Our law enforcement agencies and judicial bodies are rather tone-deaf to the needs of rape victims
When it comes to prosecuting rape, our system is stuck in the past.
It is understandable that DNA tests are sometimes needed to prove a crime, but many cases of rape or even murder remain unsolved for the patently absurd reason that the genetic analyzer at the Dhaka Forensic Department is broken.
It must be asked: Why has it not been a priority for this machine to be fixed, or replaced?
Laboratory sources say the evidence for 208 cases submitted in the first four months of this year are yet to be tested.
With such long delays associated with rape victims getting their day in court, no wonder so few victims come forward with the truth.
The problem is worsened by the fact that our law enforcement agencies and judicial bodies are rather tone-deaf to the needs of rape victims, who are left hanging in the balance while a decision is made on whether they are to be believed.
It is truly time for an overhaul of how rape cases are handled, and this involves not only fixing the broken DNA-testing machine, but speeding up the process on all fronts while making the process more attuned to the needs of the victim.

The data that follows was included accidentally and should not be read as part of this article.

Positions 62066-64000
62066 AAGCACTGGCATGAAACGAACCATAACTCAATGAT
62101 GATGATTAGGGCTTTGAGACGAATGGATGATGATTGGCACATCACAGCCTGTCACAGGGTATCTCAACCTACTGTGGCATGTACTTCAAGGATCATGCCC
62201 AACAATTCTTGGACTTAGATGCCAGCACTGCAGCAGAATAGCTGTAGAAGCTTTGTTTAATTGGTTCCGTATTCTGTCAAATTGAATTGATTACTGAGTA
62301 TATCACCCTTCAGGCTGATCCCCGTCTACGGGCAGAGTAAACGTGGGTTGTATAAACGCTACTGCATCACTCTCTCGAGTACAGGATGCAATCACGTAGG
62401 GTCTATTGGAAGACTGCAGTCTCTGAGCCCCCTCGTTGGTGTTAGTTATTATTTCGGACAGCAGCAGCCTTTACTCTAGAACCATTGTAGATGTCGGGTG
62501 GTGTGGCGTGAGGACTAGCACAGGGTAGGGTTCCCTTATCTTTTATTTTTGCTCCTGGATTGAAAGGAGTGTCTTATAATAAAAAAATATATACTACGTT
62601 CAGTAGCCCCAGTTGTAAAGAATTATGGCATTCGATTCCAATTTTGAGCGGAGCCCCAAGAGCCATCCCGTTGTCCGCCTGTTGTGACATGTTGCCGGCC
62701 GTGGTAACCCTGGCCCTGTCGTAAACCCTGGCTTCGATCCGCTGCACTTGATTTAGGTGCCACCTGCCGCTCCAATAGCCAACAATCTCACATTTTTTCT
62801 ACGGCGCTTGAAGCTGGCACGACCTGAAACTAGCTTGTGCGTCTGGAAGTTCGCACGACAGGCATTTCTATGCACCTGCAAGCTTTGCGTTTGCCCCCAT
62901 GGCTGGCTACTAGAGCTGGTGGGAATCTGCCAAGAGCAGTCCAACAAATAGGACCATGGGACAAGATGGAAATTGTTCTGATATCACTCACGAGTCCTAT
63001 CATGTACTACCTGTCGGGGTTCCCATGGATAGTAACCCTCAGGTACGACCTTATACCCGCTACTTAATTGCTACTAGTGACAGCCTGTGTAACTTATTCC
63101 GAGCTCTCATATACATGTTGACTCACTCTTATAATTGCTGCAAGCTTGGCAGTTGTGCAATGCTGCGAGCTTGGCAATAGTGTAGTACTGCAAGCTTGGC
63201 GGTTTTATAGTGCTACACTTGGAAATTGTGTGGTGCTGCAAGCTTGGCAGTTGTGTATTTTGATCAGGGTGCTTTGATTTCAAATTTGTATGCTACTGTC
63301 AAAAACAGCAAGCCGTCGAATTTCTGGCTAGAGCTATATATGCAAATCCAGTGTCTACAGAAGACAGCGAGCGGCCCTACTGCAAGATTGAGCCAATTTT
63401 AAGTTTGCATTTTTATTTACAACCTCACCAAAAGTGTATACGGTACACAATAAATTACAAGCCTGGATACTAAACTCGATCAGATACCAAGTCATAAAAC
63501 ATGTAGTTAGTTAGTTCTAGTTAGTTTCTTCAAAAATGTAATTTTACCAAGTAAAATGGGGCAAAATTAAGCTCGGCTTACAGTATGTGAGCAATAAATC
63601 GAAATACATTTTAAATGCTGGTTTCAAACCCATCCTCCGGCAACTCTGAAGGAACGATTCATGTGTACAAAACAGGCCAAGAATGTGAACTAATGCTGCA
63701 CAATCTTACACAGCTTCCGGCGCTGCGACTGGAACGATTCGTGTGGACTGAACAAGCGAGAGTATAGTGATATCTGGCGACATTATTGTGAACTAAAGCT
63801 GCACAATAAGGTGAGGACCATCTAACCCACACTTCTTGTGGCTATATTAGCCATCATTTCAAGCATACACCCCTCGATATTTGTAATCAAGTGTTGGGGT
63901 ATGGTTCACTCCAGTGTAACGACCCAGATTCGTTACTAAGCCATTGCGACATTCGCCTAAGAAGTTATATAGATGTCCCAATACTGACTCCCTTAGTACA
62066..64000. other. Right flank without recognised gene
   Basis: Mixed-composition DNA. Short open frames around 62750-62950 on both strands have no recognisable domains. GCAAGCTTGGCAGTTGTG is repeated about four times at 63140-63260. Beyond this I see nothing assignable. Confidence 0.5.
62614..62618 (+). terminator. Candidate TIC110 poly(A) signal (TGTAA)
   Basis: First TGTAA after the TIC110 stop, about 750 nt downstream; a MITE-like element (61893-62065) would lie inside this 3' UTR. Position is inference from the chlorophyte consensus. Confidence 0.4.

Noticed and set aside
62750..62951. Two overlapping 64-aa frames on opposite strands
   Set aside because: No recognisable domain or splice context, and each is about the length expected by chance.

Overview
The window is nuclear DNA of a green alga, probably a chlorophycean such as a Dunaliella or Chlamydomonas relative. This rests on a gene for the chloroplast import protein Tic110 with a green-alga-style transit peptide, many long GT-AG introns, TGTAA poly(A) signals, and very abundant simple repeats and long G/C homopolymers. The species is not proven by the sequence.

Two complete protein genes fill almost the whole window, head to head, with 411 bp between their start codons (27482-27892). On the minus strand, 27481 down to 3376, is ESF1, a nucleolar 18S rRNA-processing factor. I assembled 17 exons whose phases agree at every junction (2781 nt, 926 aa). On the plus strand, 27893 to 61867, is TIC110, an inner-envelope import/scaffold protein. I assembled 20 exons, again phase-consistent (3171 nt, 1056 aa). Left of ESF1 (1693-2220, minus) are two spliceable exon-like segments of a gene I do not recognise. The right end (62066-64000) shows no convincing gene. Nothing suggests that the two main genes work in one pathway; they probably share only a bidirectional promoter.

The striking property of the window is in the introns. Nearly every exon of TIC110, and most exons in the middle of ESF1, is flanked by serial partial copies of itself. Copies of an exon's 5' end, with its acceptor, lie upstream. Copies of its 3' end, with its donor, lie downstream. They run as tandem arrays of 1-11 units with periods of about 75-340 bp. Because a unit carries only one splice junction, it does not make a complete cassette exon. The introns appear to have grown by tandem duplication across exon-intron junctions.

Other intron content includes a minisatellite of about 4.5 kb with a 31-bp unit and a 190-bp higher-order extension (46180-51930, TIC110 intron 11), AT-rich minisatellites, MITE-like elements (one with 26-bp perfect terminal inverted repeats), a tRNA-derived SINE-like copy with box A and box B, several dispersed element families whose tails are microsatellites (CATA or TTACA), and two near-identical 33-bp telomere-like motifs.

Law enforcement officers need to be given adequate training on how to deal with these matters, and each police station should have at least one female officer at all times to take down rape cases -- it is absolutely imperative that a victim is never made to feel like the party at fault.
While the country moves ahead with expensive mega-projects, surely we have the means to fix a machine that can ensure justice for hundreds of rape victims?